this also usually allows me to check if I've turned the device in question on

Chris Gammell12:07 PM
which is a pretty common problem as well

Chris Gammell12:07 PM
:-D

Dustin Sackett12:08 PM
also, if you had some solid book or other resource recommendations on the subject, maybe both historically, as well as current day

Chris Gammell12:08 PM
once I know the power source is looking good, I'm usually pulling out a schematic and writing down the signals and levels I expect to see, BEFORE probing the circuit

Sylvain Munaut12:08 PM
How do you juge that ? Maybe it's just me, but even measuring a _battery_ I can see noise spikes .... (coming from the environment presumably). So what's the proper way to measure a rail and make sure you see the rail itself and not ... the room.

Chris Gammell12:08 PM
it's important to create some mental models of what you expect to see before you actually start probing around

Phil12:08 PM
How much does power supply cleanliness affect readings e.g. if I'm using an opamp to buffer a signal, what should I do in respect of the opamp power rails?

Chris Gammell12:09 PM
I don't know about you, but my brain will do backflips to say, "That looks right-ish"

Chris Gammell12:09 PM
> How do you juge that ? Maybe it's just me, but even measuring a _battery_ I can see noise spikes ....

Well if it's on a battery and you see spikes, something is wrong

Chris Gammell12:09 PM
so in that case, I'd isolate the battery by itself

Chris Gammell12:09 PM
I expect to not see any spikes

Chris Gammell12:10 PM
but if the battery by itself does...uh...bad battery!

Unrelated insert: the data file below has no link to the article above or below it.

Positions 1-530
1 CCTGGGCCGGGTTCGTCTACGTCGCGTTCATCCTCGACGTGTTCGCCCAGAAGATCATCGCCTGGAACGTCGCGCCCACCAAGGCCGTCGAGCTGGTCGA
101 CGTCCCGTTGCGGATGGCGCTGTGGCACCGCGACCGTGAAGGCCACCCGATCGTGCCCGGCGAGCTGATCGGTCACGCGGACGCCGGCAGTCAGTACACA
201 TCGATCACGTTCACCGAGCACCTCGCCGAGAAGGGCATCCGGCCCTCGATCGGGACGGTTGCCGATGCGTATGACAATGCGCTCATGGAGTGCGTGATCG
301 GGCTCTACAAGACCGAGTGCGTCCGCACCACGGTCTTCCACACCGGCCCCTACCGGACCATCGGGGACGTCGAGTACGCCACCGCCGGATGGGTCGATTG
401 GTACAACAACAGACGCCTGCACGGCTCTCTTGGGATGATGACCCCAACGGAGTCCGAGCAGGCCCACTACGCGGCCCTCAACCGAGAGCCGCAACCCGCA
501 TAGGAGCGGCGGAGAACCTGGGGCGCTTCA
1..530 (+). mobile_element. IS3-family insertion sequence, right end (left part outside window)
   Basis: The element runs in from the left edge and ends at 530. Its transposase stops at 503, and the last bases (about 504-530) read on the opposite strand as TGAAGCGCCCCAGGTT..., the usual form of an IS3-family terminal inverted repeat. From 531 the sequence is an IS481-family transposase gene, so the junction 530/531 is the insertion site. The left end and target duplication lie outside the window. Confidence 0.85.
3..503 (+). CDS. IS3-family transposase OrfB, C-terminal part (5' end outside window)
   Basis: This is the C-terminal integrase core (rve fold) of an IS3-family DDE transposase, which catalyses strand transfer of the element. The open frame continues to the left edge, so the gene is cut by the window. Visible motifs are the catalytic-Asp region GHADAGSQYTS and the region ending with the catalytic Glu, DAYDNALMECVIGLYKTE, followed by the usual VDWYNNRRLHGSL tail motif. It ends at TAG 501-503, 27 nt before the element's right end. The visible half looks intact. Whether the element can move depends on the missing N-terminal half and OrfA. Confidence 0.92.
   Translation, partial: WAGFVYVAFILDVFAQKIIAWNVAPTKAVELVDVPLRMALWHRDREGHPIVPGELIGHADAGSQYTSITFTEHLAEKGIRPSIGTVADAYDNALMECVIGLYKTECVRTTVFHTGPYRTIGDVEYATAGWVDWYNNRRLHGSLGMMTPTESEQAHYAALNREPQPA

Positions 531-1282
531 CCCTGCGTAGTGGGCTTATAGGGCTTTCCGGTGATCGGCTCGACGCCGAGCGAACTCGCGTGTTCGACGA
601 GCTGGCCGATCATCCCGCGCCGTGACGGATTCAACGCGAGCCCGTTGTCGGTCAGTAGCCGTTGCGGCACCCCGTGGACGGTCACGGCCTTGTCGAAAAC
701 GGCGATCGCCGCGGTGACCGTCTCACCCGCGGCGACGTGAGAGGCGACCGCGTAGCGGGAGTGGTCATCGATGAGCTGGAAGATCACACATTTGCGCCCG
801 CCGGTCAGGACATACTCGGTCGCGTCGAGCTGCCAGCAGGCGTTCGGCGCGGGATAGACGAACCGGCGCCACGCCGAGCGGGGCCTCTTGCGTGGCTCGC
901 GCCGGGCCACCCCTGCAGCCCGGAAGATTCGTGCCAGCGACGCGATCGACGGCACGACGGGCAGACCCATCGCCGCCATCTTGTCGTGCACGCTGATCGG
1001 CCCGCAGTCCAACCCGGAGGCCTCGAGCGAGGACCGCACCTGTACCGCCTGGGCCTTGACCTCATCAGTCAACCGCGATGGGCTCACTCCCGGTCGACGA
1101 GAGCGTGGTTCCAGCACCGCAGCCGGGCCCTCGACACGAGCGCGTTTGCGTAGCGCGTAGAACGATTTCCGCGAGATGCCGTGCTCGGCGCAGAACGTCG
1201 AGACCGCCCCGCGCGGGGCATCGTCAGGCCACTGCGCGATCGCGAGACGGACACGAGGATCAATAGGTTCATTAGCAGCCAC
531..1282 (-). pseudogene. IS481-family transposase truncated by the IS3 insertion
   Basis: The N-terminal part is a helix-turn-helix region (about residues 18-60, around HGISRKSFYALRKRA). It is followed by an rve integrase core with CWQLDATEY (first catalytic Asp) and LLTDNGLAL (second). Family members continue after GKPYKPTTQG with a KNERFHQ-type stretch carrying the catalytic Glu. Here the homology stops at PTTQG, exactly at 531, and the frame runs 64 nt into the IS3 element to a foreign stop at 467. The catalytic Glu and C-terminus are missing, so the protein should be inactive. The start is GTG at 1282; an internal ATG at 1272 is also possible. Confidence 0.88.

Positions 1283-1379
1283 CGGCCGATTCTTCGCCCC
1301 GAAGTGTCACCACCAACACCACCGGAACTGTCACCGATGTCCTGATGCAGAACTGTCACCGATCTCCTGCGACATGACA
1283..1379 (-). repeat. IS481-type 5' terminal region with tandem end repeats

Chris Gammell12:10 PM
also, run away!

Kelly Heaton12:10 PM
@Dustin Sackett Keith Hemingway's "Electronic Designer's Handbook" is clear and has some useful tips

Chris Gammell12:10 PM

https://media1.giphy.com/media/e1Lv6Gvd8bFFC/source.gif

GIPHY

Run Away Monty Python GIF - Find & Share on GIPHY

Discover & share this Run Away GIF with everyone you know. GIPHY is how you search, share, discover, and create GIFs.

Read this on GIPHY

Sylvain Munaut12:11 PM
No, I expect it's coming from the scope or picking up LED lighting or something. But that's the issue, the environment is not noise free and I end up measuring that rather than the rail itself it seems.

Chris Gammell12:11 PM
> How much does power supply cleanliness affect readings e.g. if I'm using an opamp to buffer a signal, what should I do in respect of the opamp power rails?

Could be quite a bit! If you have a bunch of AC noise that gets rectified, it'll look like the DC signal is higher than it actually is

Dustin Sackett12:11 PM
thank you @Kelly Heaton , cheap and looks exhaustive! I will check that out

Chris Gammell12:11 PM
> No, I expect it's coming from the scope or picking up LED lighting or something. But that's the issue, the environment is not noise free and I end up measuring that rather than the rail itself it seems.

Sure, the environment can really impact things

Chris Gammell12:11 PM
but it's all about isolation and mental models

Chris Gammell12:11 PM
what do you expect to see -> What do you actually see -> Why is that happening -> can you isolate it

Kelly Heaton12:12 PM
@duddy it's much easier to understand than the Bible (Art of Electronics by Horrowitz and Hill, which you need to own anyway even just to lift weights)

Chris Gammell12:12 PM
in terms of isolating different parts of the circuit, I'm usually designing in 0 ohm resistor severywhere

Chris Gammell12:12 PM
so I can swap in a low value resistor to look at current

Chris Gammell12:12 PM
or to pull it entirely and isolate that part of the circuit

Phil12:12 PM